Pancetta Vs. Prosciutto

Pancetta Vs. Prosciutto: What You Need To Know

If you love Italian food and want to serve delicious Italian dishes, then you must know the difference between pancetta and prosciutto. Read this article to know all about the difference between these two.
If you like Italian cooking and want to try making different Italian dishes, it is first necessary for you to know the different kinds of products that are used. Most Italian dishes are characterized by the use of fresh produce and meat both fresh and cured. Prosciutto and pancetta are two cured meats that are widely used in Italian cuisine, and without the use of these two ingredients, no meal is complete. Is there a difference between pancetta and prosciutto? Of course there is. In this article, we are going to discuss everything about these two meat types.
Difference between Prosciutto and Pancetta
Pancetta is a kind of Italian bacon that has been cured with kosher salt and other ground spices. It is made from pork's belly and its name comes from a Latin word meaning 'little belly'. Unlike bacon, pancetta is only cured and not smoked before consumption.
It has a moist texture with a mellow flavor, and it is cured for a period of 2 to 3 weeks in salt and spice mixture before being air-dried for about a month. It is usually rolled tightly and then wrapped in a casing to preserve its shape.
Prosciutto, on the other hand, is made from the hind quarters of a pig, which is then cured with salt. It is then rolled in salted lard and allowed to be further cured for up to 2 years.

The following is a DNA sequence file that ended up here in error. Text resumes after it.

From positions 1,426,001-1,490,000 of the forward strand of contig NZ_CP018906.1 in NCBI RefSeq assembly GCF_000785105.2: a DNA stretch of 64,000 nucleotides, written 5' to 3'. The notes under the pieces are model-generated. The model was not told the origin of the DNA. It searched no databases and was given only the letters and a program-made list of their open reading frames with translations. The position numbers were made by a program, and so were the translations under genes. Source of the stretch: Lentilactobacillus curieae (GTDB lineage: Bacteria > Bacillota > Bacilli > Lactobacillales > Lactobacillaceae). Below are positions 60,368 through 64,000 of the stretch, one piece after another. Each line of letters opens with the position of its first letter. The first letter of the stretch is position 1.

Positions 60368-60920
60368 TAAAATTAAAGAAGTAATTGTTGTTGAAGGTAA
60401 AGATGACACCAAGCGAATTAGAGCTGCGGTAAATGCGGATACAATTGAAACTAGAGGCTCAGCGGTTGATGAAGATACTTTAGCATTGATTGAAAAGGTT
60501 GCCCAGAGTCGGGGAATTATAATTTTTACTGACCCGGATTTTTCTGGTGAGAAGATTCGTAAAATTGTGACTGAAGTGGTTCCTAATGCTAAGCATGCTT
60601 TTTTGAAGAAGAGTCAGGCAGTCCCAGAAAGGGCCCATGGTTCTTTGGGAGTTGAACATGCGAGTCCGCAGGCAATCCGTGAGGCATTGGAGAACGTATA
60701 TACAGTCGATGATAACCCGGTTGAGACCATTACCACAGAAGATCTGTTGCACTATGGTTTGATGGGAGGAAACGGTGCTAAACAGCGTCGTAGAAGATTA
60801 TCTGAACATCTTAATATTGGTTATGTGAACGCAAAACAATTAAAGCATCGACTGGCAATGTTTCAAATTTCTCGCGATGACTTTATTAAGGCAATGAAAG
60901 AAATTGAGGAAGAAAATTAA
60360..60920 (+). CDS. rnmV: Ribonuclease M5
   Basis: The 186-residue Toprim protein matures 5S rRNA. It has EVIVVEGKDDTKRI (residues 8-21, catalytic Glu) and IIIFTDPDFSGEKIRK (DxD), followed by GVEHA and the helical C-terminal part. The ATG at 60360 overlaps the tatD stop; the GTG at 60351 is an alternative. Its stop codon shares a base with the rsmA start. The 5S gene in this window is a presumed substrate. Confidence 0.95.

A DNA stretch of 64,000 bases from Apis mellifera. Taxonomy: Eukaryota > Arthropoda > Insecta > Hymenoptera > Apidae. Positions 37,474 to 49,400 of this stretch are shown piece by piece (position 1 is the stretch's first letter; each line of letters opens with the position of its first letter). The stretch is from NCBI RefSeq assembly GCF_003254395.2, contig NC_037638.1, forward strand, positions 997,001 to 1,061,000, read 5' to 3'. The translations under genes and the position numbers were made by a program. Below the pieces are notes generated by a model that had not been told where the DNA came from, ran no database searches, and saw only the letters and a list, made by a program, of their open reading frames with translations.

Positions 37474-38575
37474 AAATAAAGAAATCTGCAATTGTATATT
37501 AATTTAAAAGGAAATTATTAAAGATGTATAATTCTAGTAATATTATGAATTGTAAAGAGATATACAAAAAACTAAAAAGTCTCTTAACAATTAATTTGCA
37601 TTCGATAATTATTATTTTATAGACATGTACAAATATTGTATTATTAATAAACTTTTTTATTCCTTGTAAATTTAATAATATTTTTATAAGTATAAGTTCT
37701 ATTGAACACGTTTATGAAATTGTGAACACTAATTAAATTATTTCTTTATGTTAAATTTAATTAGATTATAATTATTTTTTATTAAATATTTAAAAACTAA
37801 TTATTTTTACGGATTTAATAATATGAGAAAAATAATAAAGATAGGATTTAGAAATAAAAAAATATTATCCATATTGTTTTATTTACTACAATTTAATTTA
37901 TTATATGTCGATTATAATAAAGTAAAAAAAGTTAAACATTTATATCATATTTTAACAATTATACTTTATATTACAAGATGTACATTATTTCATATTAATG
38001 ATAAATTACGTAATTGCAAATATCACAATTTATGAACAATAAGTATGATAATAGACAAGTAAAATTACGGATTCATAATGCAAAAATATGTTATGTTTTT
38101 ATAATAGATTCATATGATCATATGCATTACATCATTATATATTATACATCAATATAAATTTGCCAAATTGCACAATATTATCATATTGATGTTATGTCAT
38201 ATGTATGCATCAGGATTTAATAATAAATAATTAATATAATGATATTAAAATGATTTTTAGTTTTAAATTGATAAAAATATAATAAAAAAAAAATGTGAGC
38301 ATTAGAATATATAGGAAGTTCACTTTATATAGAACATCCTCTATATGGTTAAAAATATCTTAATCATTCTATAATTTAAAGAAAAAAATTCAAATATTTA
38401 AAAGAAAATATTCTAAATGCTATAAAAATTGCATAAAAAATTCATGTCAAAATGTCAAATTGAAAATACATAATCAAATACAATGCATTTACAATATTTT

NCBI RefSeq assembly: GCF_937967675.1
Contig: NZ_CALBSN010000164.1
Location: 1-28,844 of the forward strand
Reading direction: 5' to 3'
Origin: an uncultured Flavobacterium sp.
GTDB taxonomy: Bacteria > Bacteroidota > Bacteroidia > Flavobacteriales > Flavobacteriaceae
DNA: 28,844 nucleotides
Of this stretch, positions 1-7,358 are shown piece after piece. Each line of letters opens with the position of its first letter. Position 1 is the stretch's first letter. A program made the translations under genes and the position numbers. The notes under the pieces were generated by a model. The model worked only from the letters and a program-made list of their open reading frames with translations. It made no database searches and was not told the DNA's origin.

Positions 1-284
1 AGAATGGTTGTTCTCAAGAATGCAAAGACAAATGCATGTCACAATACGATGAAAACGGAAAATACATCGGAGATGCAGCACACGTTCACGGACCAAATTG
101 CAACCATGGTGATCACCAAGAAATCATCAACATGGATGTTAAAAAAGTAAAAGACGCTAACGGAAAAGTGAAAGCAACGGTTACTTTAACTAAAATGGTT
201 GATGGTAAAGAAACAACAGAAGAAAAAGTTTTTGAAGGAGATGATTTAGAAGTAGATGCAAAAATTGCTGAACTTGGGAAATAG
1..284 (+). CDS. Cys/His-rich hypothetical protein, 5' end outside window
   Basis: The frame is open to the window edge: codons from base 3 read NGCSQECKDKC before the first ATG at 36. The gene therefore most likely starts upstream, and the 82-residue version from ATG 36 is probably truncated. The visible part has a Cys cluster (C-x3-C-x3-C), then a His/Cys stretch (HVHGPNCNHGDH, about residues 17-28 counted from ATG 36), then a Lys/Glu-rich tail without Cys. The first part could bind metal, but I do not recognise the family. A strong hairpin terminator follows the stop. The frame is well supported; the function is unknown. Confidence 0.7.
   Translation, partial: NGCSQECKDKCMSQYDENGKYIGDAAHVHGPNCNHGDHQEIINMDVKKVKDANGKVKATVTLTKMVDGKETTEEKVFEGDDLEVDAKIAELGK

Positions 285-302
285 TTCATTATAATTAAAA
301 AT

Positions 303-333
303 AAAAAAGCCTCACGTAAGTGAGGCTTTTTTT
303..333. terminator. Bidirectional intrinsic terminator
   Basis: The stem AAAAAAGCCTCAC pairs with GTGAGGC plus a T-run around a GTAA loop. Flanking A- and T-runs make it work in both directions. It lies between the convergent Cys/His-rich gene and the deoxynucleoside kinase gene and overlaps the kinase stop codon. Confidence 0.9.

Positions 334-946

Prosciutto is also cured but not smoked. It is made from the best quality pigs, which are reared and fed for this purpose. The diet of the pig and the region they come from makes a big difference in the ultimate flavor of the prosciutto.
Thus, both pancetta and prosciutto are cured but not smoked, and pancetta is basically made from the pig's belly while prosciutto is made from the pig's hind quarters.
Pancetta has a flavor that is sausage-like with a sharp salty taste, and it is used in soups, stews, and for braising purposes. Prosciutto after being cured and aged is shaved into extremely thin slices that are almost transparent and very salty to taste.
It can be eaten raw and is excellent with fresh fruits, various types of cheese, and a variety of salads. Prosciutto, because of its high salt content, goes well with various types of soft cheese and dry white wines. Many Italians serve antipasto platter with prosciutto slices.
Another difference between these two meat types is that pancetta has to be cooked before serving while prosciutto can be served raw. Pancetta also has a higher fat content and when cooked, all the fat is rendered in the pan making the pancetta very crisp.
If you do not have pancetta and your Italian recipe calls for one, then the best substitute for it is to use streaky bacon. Just boil the bacon first in some water to get rid of its smoky flavor and then use it in your recipe.
For substituting prosciutto, you will need either Serrano ham or country ham. Although it does not have the exact taste of prosciutto, you can use it for preparing some dishes.
Both pancetta and prosciutto can be found in your local Italian deli or the processed meat section of the supermarket. If you are unable to find pancetta, you can make it at home by curing pork belly with some salt. Now, that you know all about these two popular meat types, you can decide which ingredient to use in which dish.
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